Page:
My farm: hayfield, hay barn, pond, and trees, trees, trees

view from the bridle path

view from the bridle path

And my two horses in pasture…


Rerun & Radar in pasture


A question I’m often asked is why some of my works are rhymed and some not. And how do I decide when to rhyme, and when to use another form, or free verse (which some think looks and sounds like chopped prose)? To be honest, I almost never “decide” on much of anything when a poem comes to me. As I play around with ideas and words, usually a line comes first, and that tends to dictate the form. If the line has a certain cadence, say, a lovely 5 beat rhythm, I might try to stick with that throughout, but sometimes the poem just goes its own way, and I follow. If the poem lends itself to rhyme, I play with a few until
a pattern falls into place. Then that pattern demands more of the same, and I wrestle until I’m satisfied that the rhymes “work,” and the pattern is complete. Sometimes I lose the
wrestling match. I have a drawer full of unfinished pieces.

The one exception to the question of rhyming is in my children’s poetry. There I almost always rhyme. It lends a sense of fun to a verse, satisfies a child’s need for “closure,” and makes the poem easy to recite, and then possibly, memorize. Rhyme, after all, was primarily the hallmark of early poetry, in a time when bards traveled the countryside, reciting long (Odyssey-length) poems to eager audiences, who looked forward to this entertainment. (Imagine that!)  The rhyming lines were designed to help memorization. This was, as I have to remind my incredulous students, back in the days before radio, movies, T.V., iTunes, iPods, and the internet. Horrors!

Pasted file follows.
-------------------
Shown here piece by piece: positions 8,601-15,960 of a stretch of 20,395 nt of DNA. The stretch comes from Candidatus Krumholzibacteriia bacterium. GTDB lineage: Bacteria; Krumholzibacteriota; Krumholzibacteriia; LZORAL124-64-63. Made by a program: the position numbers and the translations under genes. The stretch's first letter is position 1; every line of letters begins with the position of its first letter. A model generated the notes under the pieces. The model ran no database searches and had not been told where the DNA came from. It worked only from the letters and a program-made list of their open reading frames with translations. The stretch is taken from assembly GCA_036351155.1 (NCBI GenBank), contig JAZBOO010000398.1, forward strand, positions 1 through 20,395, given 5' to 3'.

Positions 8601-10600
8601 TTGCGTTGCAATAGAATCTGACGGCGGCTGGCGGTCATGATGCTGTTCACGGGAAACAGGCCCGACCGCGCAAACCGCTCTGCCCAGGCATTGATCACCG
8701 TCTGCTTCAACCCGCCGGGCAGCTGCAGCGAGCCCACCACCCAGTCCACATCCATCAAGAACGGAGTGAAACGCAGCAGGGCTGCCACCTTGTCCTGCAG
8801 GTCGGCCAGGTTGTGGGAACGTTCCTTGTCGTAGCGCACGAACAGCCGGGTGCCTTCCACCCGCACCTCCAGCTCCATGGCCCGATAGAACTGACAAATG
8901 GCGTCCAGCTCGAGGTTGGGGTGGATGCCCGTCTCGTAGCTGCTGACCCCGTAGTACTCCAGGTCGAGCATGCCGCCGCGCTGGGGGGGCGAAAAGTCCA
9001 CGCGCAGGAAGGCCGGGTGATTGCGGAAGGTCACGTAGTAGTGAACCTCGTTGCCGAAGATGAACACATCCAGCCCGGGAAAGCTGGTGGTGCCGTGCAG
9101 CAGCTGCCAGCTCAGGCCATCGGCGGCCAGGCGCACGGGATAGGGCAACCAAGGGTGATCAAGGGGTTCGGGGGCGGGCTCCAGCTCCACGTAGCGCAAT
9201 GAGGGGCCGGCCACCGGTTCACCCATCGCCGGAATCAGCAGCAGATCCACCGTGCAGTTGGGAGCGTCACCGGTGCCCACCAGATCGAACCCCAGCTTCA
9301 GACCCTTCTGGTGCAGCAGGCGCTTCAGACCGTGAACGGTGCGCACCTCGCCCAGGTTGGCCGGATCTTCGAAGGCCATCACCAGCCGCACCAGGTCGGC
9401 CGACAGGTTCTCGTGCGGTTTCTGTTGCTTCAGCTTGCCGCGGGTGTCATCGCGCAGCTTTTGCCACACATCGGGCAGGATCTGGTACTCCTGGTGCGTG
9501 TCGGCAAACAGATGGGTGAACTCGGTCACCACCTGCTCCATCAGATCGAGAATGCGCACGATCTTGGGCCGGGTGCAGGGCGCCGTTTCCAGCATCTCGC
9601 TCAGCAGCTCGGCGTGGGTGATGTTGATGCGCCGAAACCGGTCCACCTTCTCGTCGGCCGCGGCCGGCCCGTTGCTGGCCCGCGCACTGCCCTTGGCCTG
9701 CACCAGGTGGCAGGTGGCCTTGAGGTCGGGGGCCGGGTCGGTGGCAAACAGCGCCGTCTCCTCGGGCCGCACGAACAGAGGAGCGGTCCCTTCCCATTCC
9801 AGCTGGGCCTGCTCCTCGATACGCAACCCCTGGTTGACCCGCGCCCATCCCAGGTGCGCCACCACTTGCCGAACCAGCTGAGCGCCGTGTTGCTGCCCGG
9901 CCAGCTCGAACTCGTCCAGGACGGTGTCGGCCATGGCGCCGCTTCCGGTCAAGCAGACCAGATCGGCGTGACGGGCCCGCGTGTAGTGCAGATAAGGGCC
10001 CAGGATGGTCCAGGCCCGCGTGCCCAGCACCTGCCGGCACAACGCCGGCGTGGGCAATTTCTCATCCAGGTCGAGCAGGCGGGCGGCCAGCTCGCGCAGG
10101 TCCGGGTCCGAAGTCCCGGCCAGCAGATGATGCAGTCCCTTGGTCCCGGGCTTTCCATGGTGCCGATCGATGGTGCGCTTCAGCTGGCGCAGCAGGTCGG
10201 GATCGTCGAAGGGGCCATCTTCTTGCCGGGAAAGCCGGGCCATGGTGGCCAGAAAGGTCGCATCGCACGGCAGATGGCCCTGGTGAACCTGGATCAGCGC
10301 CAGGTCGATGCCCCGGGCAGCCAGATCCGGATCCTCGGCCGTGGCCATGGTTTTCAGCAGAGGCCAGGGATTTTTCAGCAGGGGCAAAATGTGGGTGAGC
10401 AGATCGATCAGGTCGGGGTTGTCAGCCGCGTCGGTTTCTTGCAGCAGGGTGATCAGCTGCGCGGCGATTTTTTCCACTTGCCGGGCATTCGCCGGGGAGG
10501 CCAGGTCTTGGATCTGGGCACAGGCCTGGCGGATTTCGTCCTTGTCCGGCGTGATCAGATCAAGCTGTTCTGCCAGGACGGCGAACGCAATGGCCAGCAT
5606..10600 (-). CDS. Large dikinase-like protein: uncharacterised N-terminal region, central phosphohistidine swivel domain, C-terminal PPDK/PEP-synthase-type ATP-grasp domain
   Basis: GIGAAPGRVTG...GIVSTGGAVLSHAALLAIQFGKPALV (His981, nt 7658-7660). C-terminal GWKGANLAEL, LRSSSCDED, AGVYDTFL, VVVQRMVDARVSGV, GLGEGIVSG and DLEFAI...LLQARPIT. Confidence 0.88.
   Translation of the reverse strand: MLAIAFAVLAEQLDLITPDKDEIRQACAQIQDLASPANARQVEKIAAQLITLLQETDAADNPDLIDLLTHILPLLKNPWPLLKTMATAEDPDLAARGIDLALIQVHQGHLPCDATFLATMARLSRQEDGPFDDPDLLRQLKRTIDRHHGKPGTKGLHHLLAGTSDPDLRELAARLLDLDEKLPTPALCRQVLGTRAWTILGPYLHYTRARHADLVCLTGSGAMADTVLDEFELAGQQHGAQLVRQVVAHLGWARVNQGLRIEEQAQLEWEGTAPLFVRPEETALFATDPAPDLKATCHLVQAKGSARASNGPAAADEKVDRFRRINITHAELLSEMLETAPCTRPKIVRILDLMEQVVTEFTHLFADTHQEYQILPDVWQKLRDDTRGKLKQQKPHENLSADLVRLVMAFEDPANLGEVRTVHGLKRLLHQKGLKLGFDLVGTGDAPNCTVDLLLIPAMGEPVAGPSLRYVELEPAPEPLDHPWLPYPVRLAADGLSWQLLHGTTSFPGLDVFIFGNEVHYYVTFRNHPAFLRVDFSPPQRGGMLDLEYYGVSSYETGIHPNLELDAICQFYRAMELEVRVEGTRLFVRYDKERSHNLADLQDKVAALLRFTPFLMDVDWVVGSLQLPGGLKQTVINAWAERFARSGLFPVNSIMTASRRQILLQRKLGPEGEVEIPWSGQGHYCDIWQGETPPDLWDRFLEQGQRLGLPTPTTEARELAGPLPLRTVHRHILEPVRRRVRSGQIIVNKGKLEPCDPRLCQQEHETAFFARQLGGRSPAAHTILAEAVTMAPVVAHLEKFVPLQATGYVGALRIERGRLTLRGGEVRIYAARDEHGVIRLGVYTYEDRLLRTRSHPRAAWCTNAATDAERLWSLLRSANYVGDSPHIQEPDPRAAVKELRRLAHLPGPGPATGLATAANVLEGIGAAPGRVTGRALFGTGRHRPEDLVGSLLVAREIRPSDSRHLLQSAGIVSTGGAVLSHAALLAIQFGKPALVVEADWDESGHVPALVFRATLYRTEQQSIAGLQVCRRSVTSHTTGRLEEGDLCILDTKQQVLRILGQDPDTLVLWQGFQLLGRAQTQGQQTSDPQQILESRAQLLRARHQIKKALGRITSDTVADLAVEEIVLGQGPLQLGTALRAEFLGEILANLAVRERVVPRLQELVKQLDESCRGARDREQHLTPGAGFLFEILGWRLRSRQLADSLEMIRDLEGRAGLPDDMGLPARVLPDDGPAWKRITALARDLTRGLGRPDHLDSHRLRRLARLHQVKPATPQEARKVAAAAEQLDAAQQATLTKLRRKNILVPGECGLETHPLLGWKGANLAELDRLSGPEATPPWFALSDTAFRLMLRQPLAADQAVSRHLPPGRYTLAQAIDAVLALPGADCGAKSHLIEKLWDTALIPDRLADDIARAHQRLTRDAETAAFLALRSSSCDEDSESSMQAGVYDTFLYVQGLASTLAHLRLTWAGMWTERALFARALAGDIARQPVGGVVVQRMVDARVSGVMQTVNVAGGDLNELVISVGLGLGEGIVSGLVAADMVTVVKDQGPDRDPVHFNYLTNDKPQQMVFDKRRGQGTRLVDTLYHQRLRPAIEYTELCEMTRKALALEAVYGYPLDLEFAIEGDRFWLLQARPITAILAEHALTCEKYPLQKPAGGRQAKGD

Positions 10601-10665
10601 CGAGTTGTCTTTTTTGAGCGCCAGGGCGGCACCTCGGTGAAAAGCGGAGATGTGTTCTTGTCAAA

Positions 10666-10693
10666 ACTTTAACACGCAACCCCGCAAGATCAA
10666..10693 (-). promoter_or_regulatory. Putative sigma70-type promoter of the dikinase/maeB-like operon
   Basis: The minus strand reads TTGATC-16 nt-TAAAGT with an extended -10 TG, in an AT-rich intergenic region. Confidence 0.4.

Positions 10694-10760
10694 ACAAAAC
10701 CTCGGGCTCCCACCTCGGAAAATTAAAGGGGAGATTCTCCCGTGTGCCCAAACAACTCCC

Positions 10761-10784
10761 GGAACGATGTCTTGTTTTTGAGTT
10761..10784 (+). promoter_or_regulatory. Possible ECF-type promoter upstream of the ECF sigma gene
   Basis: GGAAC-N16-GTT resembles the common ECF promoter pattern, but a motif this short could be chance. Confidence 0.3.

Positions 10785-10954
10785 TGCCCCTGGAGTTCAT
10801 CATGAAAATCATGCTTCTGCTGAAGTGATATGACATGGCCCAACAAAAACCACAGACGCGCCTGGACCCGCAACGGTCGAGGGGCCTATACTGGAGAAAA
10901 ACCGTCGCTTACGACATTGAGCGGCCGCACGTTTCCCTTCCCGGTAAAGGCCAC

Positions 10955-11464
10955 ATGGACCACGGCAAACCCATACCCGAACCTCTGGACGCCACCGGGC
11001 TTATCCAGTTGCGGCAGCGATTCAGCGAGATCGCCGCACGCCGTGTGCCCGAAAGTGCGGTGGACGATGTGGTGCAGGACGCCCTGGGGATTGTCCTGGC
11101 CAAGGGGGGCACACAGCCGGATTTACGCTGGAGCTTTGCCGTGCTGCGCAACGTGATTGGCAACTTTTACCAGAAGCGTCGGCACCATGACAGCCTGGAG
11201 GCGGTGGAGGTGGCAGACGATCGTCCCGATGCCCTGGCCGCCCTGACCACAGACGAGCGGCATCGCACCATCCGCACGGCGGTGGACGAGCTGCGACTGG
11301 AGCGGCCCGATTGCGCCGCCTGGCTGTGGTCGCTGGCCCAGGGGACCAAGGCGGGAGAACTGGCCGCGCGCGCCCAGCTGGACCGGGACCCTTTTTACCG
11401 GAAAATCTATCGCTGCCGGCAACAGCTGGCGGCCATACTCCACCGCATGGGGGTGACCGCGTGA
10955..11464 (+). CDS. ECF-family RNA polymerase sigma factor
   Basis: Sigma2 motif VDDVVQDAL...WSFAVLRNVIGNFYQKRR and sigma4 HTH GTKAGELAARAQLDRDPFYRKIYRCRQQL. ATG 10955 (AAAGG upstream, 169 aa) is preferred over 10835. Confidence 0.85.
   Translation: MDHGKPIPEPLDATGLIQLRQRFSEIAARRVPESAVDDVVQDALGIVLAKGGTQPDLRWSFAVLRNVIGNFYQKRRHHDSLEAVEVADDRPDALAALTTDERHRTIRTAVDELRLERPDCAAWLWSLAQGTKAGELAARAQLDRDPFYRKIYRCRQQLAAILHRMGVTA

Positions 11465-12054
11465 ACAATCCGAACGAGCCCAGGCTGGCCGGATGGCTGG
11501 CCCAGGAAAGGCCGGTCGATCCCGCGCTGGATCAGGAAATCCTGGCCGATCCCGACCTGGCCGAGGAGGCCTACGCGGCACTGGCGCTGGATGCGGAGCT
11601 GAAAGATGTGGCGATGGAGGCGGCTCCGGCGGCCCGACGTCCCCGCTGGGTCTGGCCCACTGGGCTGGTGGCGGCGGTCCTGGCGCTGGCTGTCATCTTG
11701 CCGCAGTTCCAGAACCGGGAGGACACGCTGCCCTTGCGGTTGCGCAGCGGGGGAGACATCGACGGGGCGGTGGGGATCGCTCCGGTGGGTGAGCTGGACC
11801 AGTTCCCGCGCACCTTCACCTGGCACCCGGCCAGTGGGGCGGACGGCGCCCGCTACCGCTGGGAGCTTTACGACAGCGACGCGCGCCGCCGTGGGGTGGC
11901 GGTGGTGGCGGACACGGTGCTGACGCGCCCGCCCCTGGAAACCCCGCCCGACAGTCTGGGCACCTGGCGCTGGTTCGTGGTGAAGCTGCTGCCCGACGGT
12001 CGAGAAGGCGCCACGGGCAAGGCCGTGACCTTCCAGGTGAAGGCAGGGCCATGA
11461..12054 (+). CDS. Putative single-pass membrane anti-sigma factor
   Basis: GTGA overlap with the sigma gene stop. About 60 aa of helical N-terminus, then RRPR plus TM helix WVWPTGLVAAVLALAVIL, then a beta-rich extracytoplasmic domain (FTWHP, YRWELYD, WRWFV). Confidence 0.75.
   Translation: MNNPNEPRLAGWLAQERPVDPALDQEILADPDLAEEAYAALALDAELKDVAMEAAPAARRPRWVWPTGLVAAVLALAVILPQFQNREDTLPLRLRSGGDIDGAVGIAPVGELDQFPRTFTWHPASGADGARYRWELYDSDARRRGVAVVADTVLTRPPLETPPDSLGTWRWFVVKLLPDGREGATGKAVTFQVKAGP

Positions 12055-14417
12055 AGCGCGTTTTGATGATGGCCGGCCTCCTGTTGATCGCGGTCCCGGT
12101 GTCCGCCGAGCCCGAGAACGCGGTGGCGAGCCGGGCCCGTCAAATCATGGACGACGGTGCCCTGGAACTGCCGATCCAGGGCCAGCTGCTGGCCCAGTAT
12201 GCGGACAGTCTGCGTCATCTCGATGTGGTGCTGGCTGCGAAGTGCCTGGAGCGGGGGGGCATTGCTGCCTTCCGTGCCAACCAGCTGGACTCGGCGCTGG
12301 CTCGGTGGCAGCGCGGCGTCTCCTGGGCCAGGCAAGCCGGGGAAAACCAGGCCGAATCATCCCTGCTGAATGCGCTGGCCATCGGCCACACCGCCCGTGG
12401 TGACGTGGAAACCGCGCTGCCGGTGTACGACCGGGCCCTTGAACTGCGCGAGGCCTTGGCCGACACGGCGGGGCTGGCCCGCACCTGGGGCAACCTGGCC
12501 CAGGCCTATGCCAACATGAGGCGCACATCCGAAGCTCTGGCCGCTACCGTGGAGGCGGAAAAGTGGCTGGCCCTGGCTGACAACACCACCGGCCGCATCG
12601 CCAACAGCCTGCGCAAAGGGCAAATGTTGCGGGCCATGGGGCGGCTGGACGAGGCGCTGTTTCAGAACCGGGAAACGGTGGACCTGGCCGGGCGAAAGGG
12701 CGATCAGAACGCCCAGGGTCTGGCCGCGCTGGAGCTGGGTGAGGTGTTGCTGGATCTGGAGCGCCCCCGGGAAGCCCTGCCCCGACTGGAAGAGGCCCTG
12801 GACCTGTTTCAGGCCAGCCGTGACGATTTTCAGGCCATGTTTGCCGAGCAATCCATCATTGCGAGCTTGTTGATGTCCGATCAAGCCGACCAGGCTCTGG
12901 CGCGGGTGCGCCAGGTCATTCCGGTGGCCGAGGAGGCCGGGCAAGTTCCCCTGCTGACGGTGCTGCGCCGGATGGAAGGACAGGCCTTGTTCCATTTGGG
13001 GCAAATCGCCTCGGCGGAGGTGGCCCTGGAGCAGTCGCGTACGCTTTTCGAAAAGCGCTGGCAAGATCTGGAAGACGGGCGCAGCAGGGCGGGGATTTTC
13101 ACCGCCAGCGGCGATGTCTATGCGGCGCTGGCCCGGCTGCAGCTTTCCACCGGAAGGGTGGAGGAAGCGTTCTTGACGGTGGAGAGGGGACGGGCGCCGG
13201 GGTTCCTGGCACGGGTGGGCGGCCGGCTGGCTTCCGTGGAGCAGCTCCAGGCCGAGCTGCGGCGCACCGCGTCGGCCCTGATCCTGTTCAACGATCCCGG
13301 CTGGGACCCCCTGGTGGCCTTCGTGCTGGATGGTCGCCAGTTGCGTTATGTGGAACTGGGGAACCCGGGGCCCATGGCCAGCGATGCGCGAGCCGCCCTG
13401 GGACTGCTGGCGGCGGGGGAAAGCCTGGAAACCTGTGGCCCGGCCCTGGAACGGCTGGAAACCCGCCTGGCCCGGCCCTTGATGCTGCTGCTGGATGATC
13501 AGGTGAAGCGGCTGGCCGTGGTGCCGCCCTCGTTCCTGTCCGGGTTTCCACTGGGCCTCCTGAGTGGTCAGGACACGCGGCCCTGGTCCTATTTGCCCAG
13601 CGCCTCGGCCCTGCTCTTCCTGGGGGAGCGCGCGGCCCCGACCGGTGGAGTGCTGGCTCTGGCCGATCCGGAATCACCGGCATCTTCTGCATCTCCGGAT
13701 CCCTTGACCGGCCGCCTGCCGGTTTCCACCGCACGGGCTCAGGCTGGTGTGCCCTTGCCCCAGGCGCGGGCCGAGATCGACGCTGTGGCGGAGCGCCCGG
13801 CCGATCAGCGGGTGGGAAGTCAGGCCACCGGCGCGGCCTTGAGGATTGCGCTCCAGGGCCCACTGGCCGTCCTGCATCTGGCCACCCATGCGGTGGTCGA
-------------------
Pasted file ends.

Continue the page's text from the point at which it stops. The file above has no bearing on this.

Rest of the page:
And here’s a example of a simple rhyming poem for children, that came about after a trip to an organic grocery store, where I saw my first rutabaga. (And what a wonderful word–rutabaga!):


Like a giant bowling ball,
You’re the biggest root of all.
Next to you in the vegetable bin,
The yellow parsnip looks pale & thin.
And the turnip’s looking mighty small–
Like a white and purple tennis ball!





About Nancy K. Carpenter